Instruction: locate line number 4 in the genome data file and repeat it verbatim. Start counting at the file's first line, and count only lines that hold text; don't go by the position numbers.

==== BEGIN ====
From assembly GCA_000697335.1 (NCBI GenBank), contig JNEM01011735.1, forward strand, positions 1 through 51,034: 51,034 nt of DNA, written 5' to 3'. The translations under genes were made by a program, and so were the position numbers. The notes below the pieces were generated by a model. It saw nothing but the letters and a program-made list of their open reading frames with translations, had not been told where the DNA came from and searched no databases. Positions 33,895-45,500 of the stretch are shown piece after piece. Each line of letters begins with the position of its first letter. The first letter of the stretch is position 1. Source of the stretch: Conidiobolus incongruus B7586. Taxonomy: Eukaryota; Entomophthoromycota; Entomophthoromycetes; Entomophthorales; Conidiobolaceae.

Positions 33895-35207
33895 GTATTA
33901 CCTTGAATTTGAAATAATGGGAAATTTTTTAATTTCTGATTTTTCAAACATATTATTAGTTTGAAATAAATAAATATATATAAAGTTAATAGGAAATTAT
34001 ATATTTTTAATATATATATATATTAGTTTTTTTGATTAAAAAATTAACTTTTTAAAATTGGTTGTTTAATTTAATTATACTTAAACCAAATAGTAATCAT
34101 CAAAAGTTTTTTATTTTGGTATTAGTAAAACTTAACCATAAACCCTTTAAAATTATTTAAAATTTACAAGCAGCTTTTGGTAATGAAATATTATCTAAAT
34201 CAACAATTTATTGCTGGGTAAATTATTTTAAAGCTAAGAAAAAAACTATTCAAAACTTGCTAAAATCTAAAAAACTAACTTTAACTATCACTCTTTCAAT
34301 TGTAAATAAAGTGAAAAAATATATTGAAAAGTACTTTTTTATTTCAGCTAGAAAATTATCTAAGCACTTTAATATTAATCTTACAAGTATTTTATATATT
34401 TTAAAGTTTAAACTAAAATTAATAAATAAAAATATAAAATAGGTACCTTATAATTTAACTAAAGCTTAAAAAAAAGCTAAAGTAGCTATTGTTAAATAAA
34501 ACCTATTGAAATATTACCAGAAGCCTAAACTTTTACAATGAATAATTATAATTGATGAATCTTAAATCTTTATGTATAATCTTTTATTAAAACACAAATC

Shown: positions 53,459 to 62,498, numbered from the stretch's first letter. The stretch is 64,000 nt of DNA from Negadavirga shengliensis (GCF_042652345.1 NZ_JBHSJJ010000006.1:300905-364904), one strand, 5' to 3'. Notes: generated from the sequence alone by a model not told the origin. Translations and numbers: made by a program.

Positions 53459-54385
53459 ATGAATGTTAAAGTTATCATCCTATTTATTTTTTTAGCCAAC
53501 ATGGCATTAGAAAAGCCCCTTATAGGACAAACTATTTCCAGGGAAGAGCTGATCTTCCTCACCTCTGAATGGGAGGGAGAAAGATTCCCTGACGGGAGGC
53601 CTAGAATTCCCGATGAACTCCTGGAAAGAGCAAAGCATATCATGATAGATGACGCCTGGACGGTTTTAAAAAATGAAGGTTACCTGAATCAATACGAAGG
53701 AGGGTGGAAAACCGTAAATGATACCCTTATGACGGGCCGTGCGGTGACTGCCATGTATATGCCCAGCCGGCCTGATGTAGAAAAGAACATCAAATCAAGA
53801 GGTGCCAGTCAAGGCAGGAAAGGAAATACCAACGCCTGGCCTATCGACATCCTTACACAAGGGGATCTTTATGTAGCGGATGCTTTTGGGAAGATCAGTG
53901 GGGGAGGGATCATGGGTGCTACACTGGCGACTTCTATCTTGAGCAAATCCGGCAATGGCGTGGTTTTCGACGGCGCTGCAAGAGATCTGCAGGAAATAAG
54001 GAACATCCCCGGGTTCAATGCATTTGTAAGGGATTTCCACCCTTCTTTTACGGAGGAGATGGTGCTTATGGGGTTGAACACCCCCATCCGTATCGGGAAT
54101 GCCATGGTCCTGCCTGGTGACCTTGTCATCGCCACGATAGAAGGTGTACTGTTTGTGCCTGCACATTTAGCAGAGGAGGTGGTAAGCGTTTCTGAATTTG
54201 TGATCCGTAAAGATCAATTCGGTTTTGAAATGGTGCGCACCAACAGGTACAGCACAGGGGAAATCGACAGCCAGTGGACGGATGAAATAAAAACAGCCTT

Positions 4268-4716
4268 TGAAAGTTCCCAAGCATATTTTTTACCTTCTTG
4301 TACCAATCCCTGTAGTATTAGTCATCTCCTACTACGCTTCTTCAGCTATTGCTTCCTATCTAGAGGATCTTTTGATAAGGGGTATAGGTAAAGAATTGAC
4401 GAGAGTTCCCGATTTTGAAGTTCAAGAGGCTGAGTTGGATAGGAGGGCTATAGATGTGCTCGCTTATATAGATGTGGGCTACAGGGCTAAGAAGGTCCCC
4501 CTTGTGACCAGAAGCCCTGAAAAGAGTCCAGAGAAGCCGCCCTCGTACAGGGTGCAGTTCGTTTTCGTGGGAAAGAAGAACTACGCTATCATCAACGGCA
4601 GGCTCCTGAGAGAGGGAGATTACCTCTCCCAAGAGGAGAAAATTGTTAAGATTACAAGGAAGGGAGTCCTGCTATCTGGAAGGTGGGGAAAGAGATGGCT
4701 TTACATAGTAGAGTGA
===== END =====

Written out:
33901 CCTTGAATTTGAAATAATGGGAAATTTTTTAATTTCTGATTTTTCAAACATATTATTAGTTTGAAATAAATAAATATATATAAAGTTAATAGGAAATTAT